Non-immigrant females, surprisingly enough, consistently hold higher presence for scores 90 and above; however, it should be noted that since the score assigns equal weight to education level and occupational status, it does not account for sex differences in occupational status achieved between males and females for equivalent educational degrees. Hence, it is highly plausible that distribution on the higher end consists of both people who have achieved high occupational status with moderate levels of education, as well as those who have achieved extremely high levels of education and yet barred from the highest echelons of the workforce due to discrimination.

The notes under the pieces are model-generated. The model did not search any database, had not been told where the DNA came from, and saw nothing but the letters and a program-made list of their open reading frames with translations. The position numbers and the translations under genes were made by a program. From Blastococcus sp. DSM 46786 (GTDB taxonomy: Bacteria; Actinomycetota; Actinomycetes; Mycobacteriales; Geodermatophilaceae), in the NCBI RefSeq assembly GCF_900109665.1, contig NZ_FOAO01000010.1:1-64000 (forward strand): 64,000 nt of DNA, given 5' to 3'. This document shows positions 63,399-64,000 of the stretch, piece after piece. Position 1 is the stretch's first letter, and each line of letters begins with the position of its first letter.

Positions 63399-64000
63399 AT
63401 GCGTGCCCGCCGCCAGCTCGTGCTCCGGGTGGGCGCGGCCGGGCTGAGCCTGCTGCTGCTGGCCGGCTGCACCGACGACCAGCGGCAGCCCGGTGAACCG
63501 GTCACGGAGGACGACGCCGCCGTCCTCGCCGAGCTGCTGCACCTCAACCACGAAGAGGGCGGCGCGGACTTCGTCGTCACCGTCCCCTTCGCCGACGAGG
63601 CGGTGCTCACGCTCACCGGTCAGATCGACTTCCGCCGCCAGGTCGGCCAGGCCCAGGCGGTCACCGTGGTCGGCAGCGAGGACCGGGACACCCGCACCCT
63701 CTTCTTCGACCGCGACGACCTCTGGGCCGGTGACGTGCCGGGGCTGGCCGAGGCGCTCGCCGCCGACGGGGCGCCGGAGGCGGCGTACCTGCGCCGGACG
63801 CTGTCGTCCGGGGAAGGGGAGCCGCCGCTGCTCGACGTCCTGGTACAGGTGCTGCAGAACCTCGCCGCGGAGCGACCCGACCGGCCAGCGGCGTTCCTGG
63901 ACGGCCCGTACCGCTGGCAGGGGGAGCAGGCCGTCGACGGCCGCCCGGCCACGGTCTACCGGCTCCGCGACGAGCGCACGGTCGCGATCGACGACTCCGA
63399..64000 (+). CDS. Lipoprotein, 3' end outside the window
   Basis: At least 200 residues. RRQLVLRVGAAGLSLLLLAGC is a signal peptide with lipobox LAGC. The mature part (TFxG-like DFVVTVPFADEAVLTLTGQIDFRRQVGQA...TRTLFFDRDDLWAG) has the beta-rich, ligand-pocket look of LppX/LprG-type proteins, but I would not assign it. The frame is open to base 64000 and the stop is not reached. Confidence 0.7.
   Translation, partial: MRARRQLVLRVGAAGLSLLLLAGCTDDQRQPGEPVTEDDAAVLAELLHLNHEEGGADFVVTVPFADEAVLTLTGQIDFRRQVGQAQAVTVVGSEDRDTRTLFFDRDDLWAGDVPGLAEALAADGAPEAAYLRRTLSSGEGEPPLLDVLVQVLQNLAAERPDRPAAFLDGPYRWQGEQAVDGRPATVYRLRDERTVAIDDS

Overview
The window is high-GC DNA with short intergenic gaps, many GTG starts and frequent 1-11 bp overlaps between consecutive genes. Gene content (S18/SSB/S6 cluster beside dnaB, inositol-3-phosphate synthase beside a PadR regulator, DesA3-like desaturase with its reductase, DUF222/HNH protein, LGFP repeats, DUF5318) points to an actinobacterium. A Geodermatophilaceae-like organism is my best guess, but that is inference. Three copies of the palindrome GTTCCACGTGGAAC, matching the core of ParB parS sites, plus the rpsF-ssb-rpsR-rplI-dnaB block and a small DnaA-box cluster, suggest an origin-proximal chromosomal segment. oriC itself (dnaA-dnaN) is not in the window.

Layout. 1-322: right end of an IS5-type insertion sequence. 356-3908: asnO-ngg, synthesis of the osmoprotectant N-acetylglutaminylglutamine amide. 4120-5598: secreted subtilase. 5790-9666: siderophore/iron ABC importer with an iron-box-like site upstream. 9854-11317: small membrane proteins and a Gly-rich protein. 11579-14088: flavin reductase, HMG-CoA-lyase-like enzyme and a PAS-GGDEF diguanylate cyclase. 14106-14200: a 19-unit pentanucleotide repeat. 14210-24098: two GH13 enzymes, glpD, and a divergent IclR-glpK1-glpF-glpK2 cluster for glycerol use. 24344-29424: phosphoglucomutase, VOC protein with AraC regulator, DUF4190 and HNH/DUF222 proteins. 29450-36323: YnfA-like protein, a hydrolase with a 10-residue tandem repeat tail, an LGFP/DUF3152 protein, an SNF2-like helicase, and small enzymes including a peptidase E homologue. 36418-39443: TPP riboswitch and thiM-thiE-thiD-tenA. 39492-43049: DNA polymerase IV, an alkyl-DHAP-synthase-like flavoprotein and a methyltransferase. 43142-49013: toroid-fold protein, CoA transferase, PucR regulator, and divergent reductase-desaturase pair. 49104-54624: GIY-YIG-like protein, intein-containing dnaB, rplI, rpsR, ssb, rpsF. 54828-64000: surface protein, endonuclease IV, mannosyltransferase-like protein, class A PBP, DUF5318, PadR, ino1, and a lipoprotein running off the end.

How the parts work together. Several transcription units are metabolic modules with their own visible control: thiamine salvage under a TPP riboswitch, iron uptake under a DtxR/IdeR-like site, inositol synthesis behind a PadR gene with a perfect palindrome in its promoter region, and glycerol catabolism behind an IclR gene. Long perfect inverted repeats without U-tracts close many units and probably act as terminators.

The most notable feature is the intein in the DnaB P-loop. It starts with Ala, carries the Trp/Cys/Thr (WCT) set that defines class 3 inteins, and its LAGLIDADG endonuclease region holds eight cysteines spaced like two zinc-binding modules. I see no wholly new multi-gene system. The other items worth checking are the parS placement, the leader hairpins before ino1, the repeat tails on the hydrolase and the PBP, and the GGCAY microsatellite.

My visualization and analysis in the graphs for spousal and sub-society effects in Figure 2 sought to study the assertion by scholarship regarding the enmeshment of female immigrants in systemic influences that take shape within the smaller communities that they take part in. It has been argued that female immigrants not only negotiate identity within the overarching American society and the hierarchical structures that are nested in it (Gold 2003), but also within the tacit sub-societies that may resemble remnants of their birthplace. In the first subgraph, percentages of immigrant and non-immigrant females who are either employed or not in the labour force at all remain consistently near-identical throughout the timeline. However, observing the relative lengths of orange bars reveals a persistently higher percentage of immigrant females who are unemployed compared to their non-immigrant counterparts. This aligns and expands on analytical conclusion already confirmed by economists–labour force participation rate for females has a U-shaped curve across economic development–the faster the economic and technological growth in a nation, the lesser the participation rate for females (Golding 1995). While this would impact both categories of being unemployed and not in the labour force, it is highly probable that the factor has significant effect on unemployment rates for immigrant females. Particularly given that Figure 1 has already indicated exacerbation of employment barriers due to sex by immigrant status as well as the fact that the gap in unemployment increases visibly over the years with economic growth (and that the gap is the narrowest from 1930 through 1950, i.e. throughout the economic downturn due to the Great Depression and World War II), being an immigrant would likely deepen the trough of the curve further. The pressures of “segmented assimilation”, where faithful performance aligning with the national and domestic expectation of all three socially constructed images of sex, race and immigrant status work in favour of a combination of higher acceptance and integration into workplaces and society at large with domestic harmony, function as additional barriers of complexity to higher employment rates (Le Espiritu 2003; Menjívar 2003). Contrary to what would be expected, a much higher percentage of non-immigrant females living with related subfamily were identified as unpaid family workers than immigrant females for all years except 1980, where an anomalously larger proportion of immigrant females constituted this worker-class demographic than non-immigrants. The caveat here is that this graph is incapable of reflecting realities of worker class identification and how they may be influenced by cultural stigma and pressure enforced by the resident subfamily. For example, in many households with a subfamily–particularly in-laws–it may be taboo for the daughter-in-law to verbally identify as  “working WITHOUT PAY in family business or farm”, which is the exact wording of the census questionnaire for this category; moreover, the immigrant female may even be barred from holding the authority of a worker in family business at all. Since the 1950s, non-immigrant females have unambiguously married more than once in larger proportions than immigrant females. Marital liberty is often associated with female autonomy; thus, higher barriers to being able to marry once aligns with the analysis that female immigrants have to juggle negotiating identity within the hierarchical structures of American society as well as limitations set in place by the sub-societies and cultural communities (such as enclaves) which they are obliged to navigate (Le Espiritu, 2003). Interestingly, the fourth subgraph reflects a trend being recently observed by intersectional scholars–that the stereotypical image of the docile and domesticated immigrant female has rapidly shifted over the past few decades (Arnold 2011). While longer bars for having no spouse linked could either mean increased liberty or decreased opportunities to form long-term relationships in the United States, if we observe bars for the years after interracial marriage was deemed legal, the rate of decrease of immigrant females who were linked to a spouse in census data as following the spouse has been visibly higher than non-immigrants. Conversely, although females are drastically less likely to be linked on a census form with a spouse as their follower across the board, blue bars in the past three decades show an emerging trend of increasing in length for immigrants than for non-immigrants.